Ricocheting bullets can be extremely dangerous.
A Royal Netherlands Air Force F-16 was damaged during live fire training exercises at Vliehors Range on the island of Vlieland in the northern Netherlands, on Jan. 21, 2019.
The aircraft was operating with another F-16 when the incident took place. According to a Dutch media report, the Dutch Viper (as the F-16 is usually dubbed within the fighter jocks community) “suffered considerable damage” caused by its own ammunition.
A photo of damage to the aircraft shows deep longitudinal tears in what appears to be the central fuselage of the F-16. The aircraft was reportedly damaged in the rear section too. Although most details of the incident are still unknown, some media described the event as a case of “plane shooting itself”.
The F-16 is armed with a General Dynamics M61A1 six-barrel, 20mm Gatling gun. The gun is mounted on the left side of the fuselage, below and behind the cockpit. The 248-pound gun is capable of firing up to 6,000 rounds per minute.
The reported muzzle velocity of the F-16’s M61A1 cannon is “3,450 per second”, while the top speed of the F-16 is about 2,200 feet per second or 1,500 miles per hour. That makes the likelihood of an F-16 actually “catching” its own bullets in flight largely impossible.
Some aviation journalists are comparing this latest incident to a September 21, 1956 incident when a U.S. Navy Grumman F-11F Tiger collided with its own 20mm cannon shells in flight. That aircraft was completely destroyed in the incident and the pilot was wounded. But that appears to be a completely different story: the Tiger started the run at 20,000ft, 20 degrees nose-down. At 13,000ft, the pilot fired a four-second cannon burst, then advanced the throttle to afterburner, steepened his descent, and fired a second burst. Three bullets hit the aircraft at lower level, one of those damaged the engine.
However, the one on Jan. 21, 2019, appears to be “just” a case of ricocheting bullets.
Plane shoots itself? It seems a poorly worded description of what is probably a case of ricocheting bullets. Any pilot engaging a firing range for strafing runs knows this can happen under certain conditions. https://t.co/uz1NRiQjRP
— David Cenciotti (@cencio4) April 9, 2019
Fighters that use the gun on ground targets inside firing ranges face the risk of ricocheting bullets. In order to have an idea about the way combat aircraft engage a range for training events that involve the use of live ordnance (on one of Europe’s largest ranges), read this article published by this Author some months ago. Here’s an excerpt:
Two kind of training events can take place inside Frasca range: “hot” (when inert weapons are dropped) and “dry” (when no armament is dropped). The same sortie usually includes some dry passages, needed to get accustomed to the range environment and targets, followed by hot ones. The targets are easily identifiable wooden pyramids or cubes, located in the north of the peninsula: represented by various white circles, they are numbered to distinguish them from one another in radio communications with the RSO (Range Safety Officer), who works in the range control tower alongside two non-commissioned officers, responsible of the electronic sensors.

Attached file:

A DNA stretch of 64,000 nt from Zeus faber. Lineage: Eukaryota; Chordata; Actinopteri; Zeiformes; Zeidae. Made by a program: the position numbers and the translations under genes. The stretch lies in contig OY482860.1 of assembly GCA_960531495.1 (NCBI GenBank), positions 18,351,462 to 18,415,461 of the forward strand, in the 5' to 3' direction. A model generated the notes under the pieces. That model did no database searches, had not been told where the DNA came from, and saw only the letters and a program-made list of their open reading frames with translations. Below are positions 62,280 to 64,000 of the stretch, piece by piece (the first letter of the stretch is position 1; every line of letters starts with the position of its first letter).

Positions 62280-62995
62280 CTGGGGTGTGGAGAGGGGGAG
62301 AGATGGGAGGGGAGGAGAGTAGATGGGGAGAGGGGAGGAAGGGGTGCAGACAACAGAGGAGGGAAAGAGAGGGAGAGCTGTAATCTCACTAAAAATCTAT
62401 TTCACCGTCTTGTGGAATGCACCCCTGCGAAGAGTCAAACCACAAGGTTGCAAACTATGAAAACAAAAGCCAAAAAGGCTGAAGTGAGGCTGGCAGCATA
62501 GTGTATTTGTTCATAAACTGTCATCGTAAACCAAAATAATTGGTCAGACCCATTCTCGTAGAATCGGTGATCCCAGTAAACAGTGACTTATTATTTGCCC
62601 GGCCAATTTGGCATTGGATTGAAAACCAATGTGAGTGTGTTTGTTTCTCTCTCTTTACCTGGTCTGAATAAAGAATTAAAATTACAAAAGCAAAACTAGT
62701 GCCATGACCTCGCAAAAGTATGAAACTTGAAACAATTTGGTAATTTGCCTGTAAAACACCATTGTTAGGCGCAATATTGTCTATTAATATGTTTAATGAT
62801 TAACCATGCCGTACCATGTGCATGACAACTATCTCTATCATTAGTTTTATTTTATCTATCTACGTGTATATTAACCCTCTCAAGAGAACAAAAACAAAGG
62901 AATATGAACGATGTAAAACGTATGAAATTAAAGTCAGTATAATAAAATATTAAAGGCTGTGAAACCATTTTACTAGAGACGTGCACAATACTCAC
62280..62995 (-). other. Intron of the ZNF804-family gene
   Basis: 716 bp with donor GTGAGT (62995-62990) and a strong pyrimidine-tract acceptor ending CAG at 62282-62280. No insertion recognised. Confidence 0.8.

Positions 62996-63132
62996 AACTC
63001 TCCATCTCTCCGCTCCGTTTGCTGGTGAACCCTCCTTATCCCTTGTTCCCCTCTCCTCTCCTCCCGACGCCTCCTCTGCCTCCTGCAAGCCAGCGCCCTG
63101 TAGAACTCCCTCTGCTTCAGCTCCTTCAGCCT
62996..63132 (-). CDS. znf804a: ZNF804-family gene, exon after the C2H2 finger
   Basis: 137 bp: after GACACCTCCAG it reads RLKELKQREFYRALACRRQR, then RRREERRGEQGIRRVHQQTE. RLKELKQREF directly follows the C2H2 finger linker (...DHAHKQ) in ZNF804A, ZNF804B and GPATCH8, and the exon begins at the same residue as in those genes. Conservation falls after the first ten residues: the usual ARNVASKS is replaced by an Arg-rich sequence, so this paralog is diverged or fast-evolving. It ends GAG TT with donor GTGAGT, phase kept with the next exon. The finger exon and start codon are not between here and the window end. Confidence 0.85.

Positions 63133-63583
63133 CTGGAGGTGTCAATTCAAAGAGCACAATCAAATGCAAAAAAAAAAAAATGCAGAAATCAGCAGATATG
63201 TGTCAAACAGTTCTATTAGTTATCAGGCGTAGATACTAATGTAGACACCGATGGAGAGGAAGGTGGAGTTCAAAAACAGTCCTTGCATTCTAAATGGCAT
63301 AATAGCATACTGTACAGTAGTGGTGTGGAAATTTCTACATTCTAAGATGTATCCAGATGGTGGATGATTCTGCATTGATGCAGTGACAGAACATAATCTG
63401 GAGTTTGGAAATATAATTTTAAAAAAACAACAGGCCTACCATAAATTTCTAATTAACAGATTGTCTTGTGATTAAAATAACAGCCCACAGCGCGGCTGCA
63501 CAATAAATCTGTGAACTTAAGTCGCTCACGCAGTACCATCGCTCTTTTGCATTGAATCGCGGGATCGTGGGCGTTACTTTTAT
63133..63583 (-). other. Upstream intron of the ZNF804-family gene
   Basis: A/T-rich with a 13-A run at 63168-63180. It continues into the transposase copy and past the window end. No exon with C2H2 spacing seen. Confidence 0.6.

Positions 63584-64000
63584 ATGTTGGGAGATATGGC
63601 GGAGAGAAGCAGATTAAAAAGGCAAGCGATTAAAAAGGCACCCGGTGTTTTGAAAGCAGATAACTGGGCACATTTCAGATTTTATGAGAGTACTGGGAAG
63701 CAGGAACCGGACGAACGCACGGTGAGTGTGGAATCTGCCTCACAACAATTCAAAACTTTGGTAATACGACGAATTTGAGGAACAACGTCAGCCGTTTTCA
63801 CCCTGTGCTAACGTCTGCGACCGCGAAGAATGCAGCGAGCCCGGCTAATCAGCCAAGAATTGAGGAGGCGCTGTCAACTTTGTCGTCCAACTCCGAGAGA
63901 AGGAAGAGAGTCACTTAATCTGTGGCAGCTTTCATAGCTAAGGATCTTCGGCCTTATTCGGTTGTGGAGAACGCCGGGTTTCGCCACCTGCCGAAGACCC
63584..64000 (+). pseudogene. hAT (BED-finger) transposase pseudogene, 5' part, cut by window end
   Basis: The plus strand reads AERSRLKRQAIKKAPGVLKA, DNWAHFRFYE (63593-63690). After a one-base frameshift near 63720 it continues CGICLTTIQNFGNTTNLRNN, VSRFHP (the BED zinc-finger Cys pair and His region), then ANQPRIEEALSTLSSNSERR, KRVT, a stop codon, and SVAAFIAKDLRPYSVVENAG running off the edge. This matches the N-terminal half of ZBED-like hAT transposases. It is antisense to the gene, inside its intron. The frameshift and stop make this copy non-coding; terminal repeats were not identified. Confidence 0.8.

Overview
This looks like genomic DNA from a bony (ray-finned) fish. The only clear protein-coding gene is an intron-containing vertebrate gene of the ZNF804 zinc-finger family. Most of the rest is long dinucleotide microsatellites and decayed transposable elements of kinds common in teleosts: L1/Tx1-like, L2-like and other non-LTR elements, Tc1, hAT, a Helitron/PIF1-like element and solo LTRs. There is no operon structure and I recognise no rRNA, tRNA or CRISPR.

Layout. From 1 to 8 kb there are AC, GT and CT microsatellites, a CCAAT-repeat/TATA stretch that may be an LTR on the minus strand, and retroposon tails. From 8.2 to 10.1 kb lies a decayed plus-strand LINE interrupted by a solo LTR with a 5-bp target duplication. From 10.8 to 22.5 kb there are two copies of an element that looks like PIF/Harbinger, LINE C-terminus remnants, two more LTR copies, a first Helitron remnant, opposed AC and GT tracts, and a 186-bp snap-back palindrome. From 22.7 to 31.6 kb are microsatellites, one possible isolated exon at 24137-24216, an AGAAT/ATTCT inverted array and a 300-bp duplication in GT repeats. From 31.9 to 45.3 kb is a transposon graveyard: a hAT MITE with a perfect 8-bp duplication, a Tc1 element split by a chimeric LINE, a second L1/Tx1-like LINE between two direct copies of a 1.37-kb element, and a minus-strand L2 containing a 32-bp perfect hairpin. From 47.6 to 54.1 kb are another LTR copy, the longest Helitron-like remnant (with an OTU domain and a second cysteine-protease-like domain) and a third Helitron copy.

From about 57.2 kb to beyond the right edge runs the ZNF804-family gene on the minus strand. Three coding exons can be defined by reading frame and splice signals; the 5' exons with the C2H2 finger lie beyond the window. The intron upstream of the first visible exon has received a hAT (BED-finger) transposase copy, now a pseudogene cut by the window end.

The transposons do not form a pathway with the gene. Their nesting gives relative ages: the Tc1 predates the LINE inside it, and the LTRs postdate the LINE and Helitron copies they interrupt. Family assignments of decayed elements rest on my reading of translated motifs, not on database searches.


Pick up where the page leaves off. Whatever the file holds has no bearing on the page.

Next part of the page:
These sensors are a series of cameras that triangulate the impact of the dummy bomblets on the target, for all the events that involve inert bombs; microphones that detect the shock waves of the inert bullets for all the gun strafing events
Each target is assigned a specific racetrack or pattern, an attack profile, a final heading that is designed so that the bombs can’t fall outside the perimeter of the range, and, based on the characteristics of the terrain, a type of inert weapon. For instance, the one used for training with the gun consists of two panels (right and left) installed onto a terreplein that serves to reduce the hazard of ricocheting bullets.
Bullets fired by the jet’s gun can literally bounce on the terrain depending on the type of surface, dive angle of the aircraft and distance from the “foul line”.
“The risk of ricocheting bullets significantly increases when the aircraft points at the strafe target with an angle of 20 degrees or less,” says The Aviationist’s contributor and former combat pilot Alessandro “Gonzo” Olivares. “Throughout my career, I have heard several cases of aircraft hit by their own bullets; some jets were also lost because ricocheting bullets hit the engine forcing the pilot to eject. Indeed, what appears somehow weird about the Dutch F-16 mishap, is not the fact that the aircraft was hit but that it was hit in the front part of the plane: because of the terrain, bullets randomly ricochet and usually hit the aircraft during the recovery phase concentrating in the middle or rear part of jet, although I’ve also heard of rounds penetrating the cockpit! Anyway, for sure, the aircraft did not reach its own bullets during the dive: when I flew the Tornado, we strafed from 3-4,000 feet and you could see the bullets hitting the terrain when you were still pulling the trigger!”
There have been several extraordinary incidents with aircraft ordinance over the previous years in Europe. In October, 2018, a Belgian Air Force F-16 accidentally fired its M61A1 cannon while parked for maintenance at Florennes Air Base in the Walloon area of Southern Belgium. It completely destroyed another F-16 parked nearby.
In August of 2018 a Spanish Eurofighter Typhoon accidentally fired an AIM-120 AMRAAM (Advanced Medium-Range Air-to-Air Missile) near the city of Otepää in Estonia, only 50 km west of the Russian border.
Back in November, 2013, journalist Jacek Siminski of TheAviationist.com reported that a Dutch F-16 accidentally strafed a range control tower on the Vliehors Range, just one of a series of similar incidents on the range.
Tom Demerly has contributed to this post.